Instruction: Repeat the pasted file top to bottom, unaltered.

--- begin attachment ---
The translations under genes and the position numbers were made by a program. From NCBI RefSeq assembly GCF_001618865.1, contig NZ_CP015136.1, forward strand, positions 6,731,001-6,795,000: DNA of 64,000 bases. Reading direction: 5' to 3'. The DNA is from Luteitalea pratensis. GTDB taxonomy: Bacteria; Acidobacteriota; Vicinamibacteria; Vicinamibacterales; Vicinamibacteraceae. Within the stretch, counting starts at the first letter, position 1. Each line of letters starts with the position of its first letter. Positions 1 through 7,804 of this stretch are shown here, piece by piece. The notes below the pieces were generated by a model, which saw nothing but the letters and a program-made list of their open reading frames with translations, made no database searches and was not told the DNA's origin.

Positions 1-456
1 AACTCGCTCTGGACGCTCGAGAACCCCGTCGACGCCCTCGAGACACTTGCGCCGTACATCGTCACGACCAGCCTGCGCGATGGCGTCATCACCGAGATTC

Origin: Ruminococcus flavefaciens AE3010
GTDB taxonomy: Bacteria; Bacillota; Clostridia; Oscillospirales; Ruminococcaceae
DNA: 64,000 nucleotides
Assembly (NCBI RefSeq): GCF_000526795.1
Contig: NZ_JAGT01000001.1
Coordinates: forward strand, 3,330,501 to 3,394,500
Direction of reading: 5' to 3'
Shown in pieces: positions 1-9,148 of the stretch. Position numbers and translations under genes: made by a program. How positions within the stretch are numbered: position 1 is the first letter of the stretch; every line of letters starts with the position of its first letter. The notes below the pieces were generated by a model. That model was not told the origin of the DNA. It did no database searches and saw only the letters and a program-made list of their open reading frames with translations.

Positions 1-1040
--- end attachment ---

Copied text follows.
The translations under genes and the position numbers were made by a program. From NCBI RefSeq assembly GCF_001618865.1, contig NZ_CP015136.1, forward strand, positions 6,731,001-6,795,000: DNA of 64,000 bases. Reading direction: 5' to 3'. The DNA is from Luteitalea pratensis. GTDB taxonomy: Bacteria; Acidobacteriota; Vicinamibacteria; Vicinamibacterales; Vicinamibacteraceae. Within the stretch, counting starts at the first letter, position 1. Each line of letters starts with the position of its first letter. Positions 1 through 7,804 of this stretch are shown here, piece by piece. The notes below the pieces were generated by a model, which saw nothing but the letters and a program-made list of their open reading frames with translations, made no database searches and was not told the DNA's origin.

Positions 1-456
1 AACTCGCTCTGGACGCTCGAGAACCCCGTCGACGCCCTCGAGACACTTGCGCCGTACATCGTCACGACCAGCCTGCGCGATGGCGTCATCACCGAGATTC

Origin: Ruminococcus flavefaciens AE3010
GTDB taxonomy: Bacteria; Bacillota; Clostridia; Oscillospirales; Ruminococcaceae
DNA: 64,000 nucleotides
Assembly (NCBI RefSeq): GCF_000526795.1
Contig: NZ_JAGT01000001.1
Coordinates: forward strand, 3,330,501 to 3,394,500
Direction of reading: 5' to 3'
Shown in pieces: positions 1-9,148 of the stretch. Position numbers and translations under genes: made by a program. How positions within the stretch are numbered: position 1 is the first letter of the stretch; every line of letters starts with the position of its first letter. The notes below the pieces were generated by a model. That model was not told the origin of the DNA. It did no database searches and saw only the letters and a program-made list of their open reading frames with translations.

Positions 1-1040